Maintenance Loan Predictions Mean Students Are £1000 Worse Off
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Maintenance Loan Predictions Mean Students Are £1000 Worse Off

Jasmyne Jeffery December 3, 2022

Maintenance loans being in line with inflation predictions means that the poorest students are over £1,000 worse off. Students now face hardship over the winter months with the rising cost of living crisis and student finance loans that can’t keep up.

Students this academic year will be financially worse off compared to previous years, the IFS finds. The poorest students in England will be up to £125 down each month due to the way maintenance loans are calculated.

How Are Maintenance Loans Calculated?

For English students, maintenance loans are calculated in line with how much your household income is. This means that students whose parents or partners earn less will benefit from a higher maintenance loan.

However, the amount student finance offer as a maintenance loan tends to change each year. For the new academic year, student finance adjust the loan to be in line with the predicted inflation rise. This is only ever the predicted amount. This year, inflation has increasingly risen due to the cost of living crisis.

The IFS Are Calling For More To Be Done To Support Students

The IFS, or the Institute for Fiscal Studies, is blaming the errors made in the inflation predictions for why students are suffering much harder financially.

“If forecasts had been accurate, maintenance loan entitlements would have kept rising over the last two years. Students from the poorest families studying outside London and living away from home would now be entitled to £11,190 in living cost support – around £1,500 more than they are actually receiving.

“Put differently, these students are £125 per month out of pocket merely because of errors in inflation forecasts.”

The institute warns that this will not only affect students this year but also in years to come.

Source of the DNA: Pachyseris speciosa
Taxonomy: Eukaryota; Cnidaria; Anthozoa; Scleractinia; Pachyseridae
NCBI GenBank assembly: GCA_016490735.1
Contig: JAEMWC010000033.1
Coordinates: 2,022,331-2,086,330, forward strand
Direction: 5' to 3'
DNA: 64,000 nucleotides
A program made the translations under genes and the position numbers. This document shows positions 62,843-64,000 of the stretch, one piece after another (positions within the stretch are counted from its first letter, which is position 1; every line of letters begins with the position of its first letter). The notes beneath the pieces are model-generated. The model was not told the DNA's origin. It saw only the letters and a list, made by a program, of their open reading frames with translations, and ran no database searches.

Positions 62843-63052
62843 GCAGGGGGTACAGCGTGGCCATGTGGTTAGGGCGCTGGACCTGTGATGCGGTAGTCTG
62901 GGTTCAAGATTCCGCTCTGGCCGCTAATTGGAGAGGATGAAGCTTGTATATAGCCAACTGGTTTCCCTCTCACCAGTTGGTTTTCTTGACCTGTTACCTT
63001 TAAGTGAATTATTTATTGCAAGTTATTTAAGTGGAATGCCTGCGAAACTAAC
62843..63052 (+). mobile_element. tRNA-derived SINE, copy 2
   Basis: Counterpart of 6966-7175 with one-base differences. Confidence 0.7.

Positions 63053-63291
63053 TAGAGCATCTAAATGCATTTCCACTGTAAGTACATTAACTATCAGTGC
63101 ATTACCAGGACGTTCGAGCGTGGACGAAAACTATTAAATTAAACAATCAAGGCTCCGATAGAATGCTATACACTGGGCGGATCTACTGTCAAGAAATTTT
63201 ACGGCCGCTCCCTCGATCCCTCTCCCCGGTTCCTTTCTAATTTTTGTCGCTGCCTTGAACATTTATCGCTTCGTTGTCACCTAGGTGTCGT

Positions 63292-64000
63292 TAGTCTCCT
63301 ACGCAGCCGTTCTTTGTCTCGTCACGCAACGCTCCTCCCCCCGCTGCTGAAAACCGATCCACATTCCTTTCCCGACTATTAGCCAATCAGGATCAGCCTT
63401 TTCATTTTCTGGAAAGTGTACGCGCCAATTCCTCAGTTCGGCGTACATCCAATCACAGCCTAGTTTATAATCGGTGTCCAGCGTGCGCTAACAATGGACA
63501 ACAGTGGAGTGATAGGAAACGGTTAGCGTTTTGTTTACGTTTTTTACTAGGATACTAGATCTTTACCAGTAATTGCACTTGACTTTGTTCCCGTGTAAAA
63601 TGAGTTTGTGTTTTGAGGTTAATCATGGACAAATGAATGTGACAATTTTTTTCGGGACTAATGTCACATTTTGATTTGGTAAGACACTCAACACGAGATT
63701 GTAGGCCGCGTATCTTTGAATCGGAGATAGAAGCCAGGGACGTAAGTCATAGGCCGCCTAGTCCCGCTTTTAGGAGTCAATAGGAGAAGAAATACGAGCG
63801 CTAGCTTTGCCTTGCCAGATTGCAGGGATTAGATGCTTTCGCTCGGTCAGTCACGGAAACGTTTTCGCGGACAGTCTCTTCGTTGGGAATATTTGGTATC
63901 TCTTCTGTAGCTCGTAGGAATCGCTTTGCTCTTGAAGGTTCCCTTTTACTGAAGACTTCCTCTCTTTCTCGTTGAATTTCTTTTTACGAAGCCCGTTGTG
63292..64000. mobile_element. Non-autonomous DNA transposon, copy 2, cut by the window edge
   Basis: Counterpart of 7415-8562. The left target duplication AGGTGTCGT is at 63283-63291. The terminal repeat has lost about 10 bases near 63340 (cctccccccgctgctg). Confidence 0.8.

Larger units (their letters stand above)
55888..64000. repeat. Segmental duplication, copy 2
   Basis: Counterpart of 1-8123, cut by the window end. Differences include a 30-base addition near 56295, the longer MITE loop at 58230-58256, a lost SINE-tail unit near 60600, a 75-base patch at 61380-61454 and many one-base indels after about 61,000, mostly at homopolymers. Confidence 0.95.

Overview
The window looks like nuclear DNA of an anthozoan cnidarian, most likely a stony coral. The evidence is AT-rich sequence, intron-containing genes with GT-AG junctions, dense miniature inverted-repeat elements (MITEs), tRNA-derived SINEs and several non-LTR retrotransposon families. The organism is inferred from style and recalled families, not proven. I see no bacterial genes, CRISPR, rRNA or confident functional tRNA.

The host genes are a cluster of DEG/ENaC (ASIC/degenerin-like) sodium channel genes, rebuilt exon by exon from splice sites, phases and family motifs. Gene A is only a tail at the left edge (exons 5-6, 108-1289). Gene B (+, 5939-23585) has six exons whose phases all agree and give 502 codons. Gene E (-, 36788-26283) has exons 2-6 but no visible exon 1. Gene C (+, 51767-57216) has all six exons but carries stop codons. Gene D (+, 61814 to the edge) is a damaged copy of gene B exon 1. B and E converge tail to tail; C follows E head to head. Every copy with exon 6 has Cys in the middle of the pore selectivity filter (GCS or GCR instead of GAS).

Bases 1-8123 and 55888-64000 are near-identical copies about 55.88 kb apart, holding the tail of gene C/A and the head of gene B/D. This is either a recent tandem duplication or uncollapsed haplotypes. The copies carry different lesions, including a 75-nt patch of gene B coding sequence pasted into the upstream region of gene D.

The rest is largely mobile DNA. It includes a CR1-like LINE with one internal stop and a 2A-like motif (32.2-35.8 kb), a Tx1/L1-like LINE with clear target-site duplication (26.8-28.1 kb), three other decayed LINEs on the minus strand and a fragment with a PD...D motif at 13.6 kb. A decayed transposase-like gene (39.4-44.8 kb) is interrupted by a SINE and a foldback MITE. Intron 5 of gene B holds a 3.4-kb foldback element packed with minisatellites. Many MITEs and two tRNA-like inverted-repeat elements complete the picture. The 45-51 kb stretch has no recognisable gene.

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“There is no mechanism in place for these cuts ever to be undone, as past forecast errors are not considered when the adjustment in entitlements for the following year is determined. This means that – unless and until policy changes – any cuts will stay in place.”

This data shows that the out-of-date system is detrimental to students when they get it wrong. The report blames the government for forgetting about students during the cost of living crisis.

“Many students are falling through the cracks in the government’s ‘cost of living’ support package. They are typically not eligible for benefits, and so are not entitled to targeted payments for those on low incomes.”

Universities’ hardship funds aren’t enough to help students struggling the most. This report and others show that students should not be forgotten at this most crucial time. The concern is that, due to a lack of support and funding, young people will choose not to go to university.

“A 21-year-old student could earn nearly £1,200 more working in a minimum wage job this academic year than they will receive in maintenance support. This gap is set to increase to more than £2,000 next academic year – the biggest gap since the national minimum wage was introduced in 1999.”

The ONS Found Half Of Students Are In Financial Hardship

The Office of National Statistics found that half of the students were reporting to be in financial hardship, with 91 per cent worried about the rising cost of living.

Almost 80 per cent said that they were concerned that the cost of living may affect their studies. Almost a third went on to say that had missed non-mandatory lessons to save on the costs.

With most students paying over £9,000 a year to attend university, some can’t afford what is being asked of them.

Half of the students felt that they were in financial difficulty. This is before most of them are facing the adult world properly. A quarter of them then reported that they had taken on new debt to try and tackle their financial hardship. This only adds to the tens of thousands of debt they’ll owe after their education.

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Jasmyne Jeffery is a full-time Entertainment and News Writer on university-themed website Freshered and HITC, and joined the company having previously worked in a freelance role. She attended the University of South Wales where she was also a student blogger and graduated in 2022 with a first-class honours degree in English and Creative Writing. Now, she puts her creativity to use reviewing university bars, Love Island episodes and the latest apps any 18-25-year-old is using.